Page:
Undertones - the revised edition published by Strahan in 1865.
Idyls and Legends of Inverburn - the first edition published by Strahan in 1865.
‘A London Idyl’ - from The Fortnightly Review, July, 1865. A revised version, retitled ‘Liz’, was included in London Poems. This is the original version:
A LONDON IDYL.
HEY, rain, rain, rain!
It patters down the glass and on the sill,
And splashes underneath, along the lane,—
Then gives a kind of scream, and lies quite still:
One likes to hear it, tho’, when one is ill:
Rain, rain, rain, rain!
Hey, how it pours and pours!
Rain, rain, rain, rain!—
A weary day for poor girls out-o’-doors!
Ah, don’t! that kind of comfort makes me cry,
And, Parson, since I’m bad, I want to die.
The roaring of the street,
The tramp, tramp, tramp, of feet,
The sobbing—sobbing of the weary Rain,
Have gone into the aching of my brain.
I’m lost and weak, and can no longer bear
To wander like a shadow here and there,—
As useless as a stone,—tired out,—and sick!
So that they put me down to slumber quick,
It does not matter where.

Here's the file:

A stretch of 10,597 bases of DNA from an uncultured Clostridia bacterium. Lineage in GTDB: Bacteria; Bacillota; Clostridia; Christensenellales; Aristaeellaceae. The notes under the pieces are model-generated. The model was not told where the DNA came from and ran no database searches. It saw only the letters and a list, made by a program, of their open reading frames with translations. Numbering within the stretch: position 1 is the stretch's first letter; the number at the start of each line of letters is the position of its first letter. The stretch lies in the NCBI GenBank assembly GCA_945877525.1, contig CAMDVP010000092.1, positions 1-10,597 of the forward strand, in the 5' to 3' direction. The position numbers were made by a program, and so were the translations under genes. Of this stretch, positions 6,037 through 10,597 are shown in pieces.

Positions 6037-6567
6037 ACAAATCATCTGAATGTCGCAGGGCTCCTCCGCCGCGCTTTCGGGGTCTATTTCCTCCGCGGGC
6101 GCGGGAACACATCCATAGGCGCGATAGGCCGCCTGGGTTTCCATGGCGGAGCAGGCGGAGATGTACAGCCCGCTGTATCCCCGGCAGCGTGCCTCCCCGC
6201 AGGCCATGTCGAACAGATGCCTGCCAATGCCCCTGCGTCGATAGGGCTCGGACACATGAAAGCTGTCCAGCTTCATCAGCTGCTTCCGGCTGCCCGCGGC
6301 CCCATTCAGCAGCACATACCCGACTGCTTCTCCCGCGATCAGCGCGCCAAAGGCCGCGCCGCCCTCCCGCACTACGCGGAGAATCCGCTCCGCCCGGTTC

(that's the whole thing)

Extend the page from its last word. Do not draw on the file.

No one will miss me; all will hurry by,
And never cast a thought on one so low;
Fine gentles miss fine ladies when they go,
But folk care nought for such a thing as I.
’Tis bad, I know, to talk like that,—too bad!
Joe, tho’ he’s often hard, is strong and true—
[Ah, Joe meant well!] and there’s the Baby too!—
But I’m so tired and sad.
I’m glad it was a boy, sir, very glad.
A man can fight along, can say his say,
Is not look’d down upon, holds up his head,
And at a push can always earn his bread:
Men have the best of it, in many a way.
But ah! ’tis hard indeed for girls to keep
Decent and honest, tramping in the town,
Their best but bad,—made light of,—beaten down,—
For ever wearying, wearying, for sleep.
If they grow hard, go wrong, from bad to badder,
Why, Parson dear, they’re happier being blind:
They get no thanks for being good and kind,—
The better that they are, they feel the sadder!
Only nineteen, and yet so old, so old;—
I feel like fifty, Parson—I have been
So wicked, I suppose, and life’s so cold!
Ah, cruel are the wind and rain and snow,
And I’ve been out for years among them all: